International Trades during the Reigns of African Empires. The Upper Imperial African era (300 to 1500) was a golden age in the history of the Black Continent. Different countries had economic relationships with four other continents. This article gives you an overview of the intensity of these trades.

Trade with the Eastern

Berber and Arab caravans roamed the Sahara to exchange goods between Africa and the Arab world. The hippopotamus whip made in Senegal had an international reputation, according to the Arab chronicler Bekri. Gold, which was unimaginably common in West Africa, was exported. Salt, wheat, raisins, and figs were also imported.


Iranian bowls were found in Mwene Mutapi (Zimbabwe), the Faian of Iran and Iraq in the Swahili civilization (Tanzania-Kenya) and Somali coins in the United Arab Emirates. The Arabs settled on the East African coast – that is. Somalia, Kenya, Tanzania and Mozambique – and dealt intensively with Africans.

18th century painting illustrating past relationships between Africa and the Eastern
An Iranian delegation is received by the King of Ethiopia (Authenticated by Runoko Rashidi)

Trade with East Asia and Oceania

Trade between Africa and Asia was largely rich on the east coast and in the Mwene Mutapa empire. Throughout the east coast, this exchange created a lavish class of black merchants. Africans exported their products to China and India. The discovery of 1,000-year-old coins from the lavish city of Kilwa in Tanzania, Australia, which was updated by a team of Australian anthropologist Ian McIntosh, confirms that trade has also reached Oceania

Chinese porcelain products were found in the graves of Mwene Mutapa. Gold, tin, copper were extracted from the soil of the empire. The products were exported through the port of Solafa in Mozambique. Experts estimated the amount of tin extracted at 30,000 tons. At that time, the seafarers were mainly Arabs and Asians.

Despite the existence of Swahili shipping and the evidence of blacks sailing the Indian Ocean, the wealth of East Africa – where ivory beds were supposed to be accessed via silver ladders – did not make the African sea adventure needed by Africans an economic activity for Mwene Mutapa Leverage the entire east coast.

Money from Vietnam and Sri Lanka was also found in Somalia. This exchange favored the establishment of diplomatic relations between the Swahili / Somali civilization and China, which had ambassadors in these countries.

Swahili Coins in Australia Discovered by Ian McIntosh’s Team in 2013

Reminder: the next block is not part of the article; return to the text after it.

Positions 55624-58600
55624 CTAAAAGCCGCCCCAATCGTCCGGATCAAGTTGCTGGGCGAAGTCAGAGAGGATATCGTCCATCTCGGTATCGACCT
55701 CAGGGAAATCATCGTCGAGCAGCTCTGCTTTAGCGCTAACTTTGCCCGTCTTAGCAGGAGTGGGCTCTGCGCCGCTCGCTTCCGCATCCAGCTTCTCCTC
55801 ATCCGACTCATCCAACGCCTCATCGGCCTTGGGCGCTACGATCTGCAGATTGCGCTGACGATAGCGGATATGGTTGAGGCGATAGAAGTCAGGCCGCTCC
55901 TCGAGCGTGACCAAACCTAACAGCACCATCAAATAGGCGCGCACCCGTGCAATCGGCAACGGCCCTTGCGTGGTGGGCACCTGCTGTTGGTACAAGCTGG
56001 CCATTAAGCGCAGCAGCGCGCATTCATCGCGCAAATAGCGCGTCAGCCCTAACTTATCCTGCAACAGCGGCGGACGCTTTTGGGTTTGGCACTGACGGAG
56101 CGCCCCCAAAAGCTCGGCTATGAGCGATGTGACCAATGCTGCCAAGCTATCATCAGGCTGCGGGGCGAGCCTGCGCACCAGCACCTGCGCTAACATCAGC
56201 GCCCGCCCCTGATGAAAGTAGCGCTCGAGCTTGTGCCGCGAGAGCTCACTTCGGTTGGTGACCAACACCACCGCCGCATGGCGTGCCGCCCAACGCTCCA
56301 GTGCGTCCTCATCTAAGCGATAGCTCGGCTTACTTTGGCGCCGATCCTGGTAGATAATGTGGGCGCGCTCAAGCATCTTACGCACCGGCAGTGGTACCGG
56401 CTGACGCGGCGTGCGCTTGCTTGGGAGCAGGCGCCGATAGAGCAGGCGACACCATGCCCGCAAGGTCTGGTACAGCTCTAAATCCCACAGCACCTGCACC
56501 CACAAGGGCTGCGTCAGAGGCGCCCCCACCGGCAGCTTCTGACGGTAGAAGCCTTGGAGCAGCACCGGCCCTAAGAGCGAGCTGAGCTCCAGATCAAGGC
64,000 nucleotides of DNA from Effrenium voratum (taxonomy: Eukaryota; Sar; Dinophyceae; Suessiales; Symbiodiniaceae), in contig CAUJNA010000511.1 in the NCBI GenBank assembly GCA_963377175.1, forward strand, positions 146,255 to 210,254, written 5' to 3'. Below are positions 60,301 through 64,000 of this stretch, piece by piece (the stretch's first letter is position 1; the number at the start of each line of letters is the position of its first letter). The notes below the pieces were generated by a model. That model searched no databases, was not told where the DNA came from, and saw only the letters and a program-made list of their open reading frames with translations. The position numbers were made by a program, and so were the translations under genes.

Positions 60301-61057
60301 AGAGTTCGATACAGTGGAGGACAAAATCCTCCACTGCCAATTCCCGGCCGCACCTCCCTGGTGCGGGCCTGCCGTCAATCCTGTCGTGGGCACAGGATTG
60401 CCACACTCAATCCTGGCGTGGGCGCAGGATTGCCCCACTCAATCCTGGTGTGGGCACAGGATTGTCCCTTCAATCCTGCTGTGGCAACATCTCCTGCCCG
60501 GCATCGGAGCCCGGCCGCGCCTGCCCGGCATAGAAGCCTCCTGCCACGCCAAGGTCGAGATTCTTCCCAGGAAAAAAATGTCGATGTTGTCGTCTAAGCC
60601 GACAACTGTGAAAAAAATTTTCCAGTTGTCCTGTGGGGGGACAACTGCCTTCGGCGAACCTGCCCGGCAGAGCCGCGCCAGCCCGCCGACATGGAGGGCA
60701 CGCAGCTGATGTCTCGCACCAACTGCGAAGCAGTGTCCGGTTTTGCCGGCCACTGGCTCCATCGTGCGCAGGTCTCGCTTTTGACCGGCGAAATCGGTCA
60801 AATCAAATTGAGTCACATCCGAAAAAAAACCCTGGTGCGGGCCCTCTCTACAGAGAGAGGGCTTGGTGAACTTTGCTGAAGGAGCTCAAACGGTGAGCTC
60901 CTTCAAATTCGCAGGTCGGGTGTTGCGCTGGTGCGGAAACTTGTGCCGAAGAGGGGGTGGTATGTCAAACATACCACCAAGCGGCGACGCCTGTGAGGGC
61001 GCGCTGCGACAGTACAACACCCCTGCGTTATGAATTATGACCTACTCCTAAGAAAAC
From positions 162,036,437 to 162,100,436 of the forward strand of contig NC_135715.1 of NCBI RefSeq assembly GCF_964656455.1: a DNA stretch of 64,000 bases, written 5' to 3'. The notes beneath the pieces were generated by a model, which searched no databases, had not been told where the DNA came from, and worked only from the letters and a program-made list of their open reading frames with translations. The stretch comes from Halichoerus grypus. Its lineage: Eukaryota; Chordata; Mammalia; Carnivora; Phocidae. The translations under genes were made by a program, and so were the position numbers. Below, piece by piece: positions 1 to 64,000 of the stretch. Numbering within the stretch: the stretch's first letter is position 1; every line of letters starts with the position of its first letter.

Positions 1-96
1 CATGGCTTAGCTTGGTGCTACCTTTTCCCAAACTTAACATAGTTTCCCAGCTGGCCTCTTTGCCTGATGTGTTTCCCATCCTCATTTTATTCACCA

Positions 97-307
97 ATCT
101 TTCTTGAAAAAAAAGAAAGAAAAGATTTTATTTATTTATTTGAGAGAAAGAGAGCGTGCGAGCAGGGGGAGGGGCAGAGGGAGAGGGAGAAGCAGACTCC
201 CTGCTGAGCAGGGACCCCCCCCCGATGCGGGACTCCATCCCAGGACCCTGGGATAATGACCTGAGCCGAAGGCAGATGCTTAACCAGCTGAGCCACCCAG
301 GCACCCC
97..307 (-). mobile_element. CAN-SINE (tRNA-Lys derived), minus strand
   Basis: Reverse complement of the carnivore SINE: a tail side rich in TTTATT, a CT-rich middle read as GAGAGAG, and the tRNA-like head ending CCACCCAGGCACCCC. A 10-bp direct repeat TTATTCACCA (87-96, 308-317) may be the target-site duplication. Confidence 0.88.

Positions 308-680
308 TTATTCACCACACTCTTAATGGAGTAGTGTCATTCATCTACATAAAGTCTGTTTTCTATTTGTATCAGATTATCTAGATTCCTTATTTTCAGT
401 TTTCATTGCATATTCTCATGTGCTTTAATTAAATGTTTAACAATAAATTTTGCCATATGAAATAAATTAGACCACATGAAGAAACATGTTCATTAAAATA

Trade with Europe

From the time when the Black Maghreb ruled southern Europe, intensive trade allowed rich cities to emerge. During the Black Almoravid Dynasty, gold from West Africa was used to strike coins that circulated the European part of the empire, where they were called Marabotini. A particularly sophisticated customs organization made it possible for the black civilization of imperial Morocco to increase its prosperity. The cities of Spain, Marseille and Genoa were trading centers with North Africa.

Maghreb’s Black dignitaries, also known as Moors or Saracens, playing chess in Spain;
Source: The Golden Age of the Moor, Ivan van Sertima, page 29

One thus found a European fabric, the Montenfès, with which the Mansa Suleyman – Emperor of Mali at the time of the chronicler Ibn Battuta – dressed. Black and White Berbers and Arabs were the intermediaries of this trade.

Trade with America

Trade with America is also documented. African-Guyan historian Ivan Van Sertima, the father of historiography about the presence of Africans in ancient America, gives us some of them after consulting Christopher Columbus’ archives himself. The latter’s crew saw the great Americans in black. Haitian Indians told Columbus that blacks are traded in large boats. The contemporary Columbus sailors informed him that there were ship departures from the West African coast to America.

However, the most important element is that Columbus in Spain analyzed a spear from Haiti that contained exactly the same composition in metals as that from West Africa. In addition to this spear trade, Van Sertima reports on Mandingo’s large presence in the Central American markets.

And here, in contrast to relations with the Arab world and Asia, the Black Sea and the then Songhai Empire, it was the blacks who traveled across the Atlantic.

Mansa Abubakari Keita II, Emperor of Mali, crossing the Atlantic in 1311
It is this journey that would have inaugurated the intense commercial relations between West Africa and America (Illustration by Khephra Burns)

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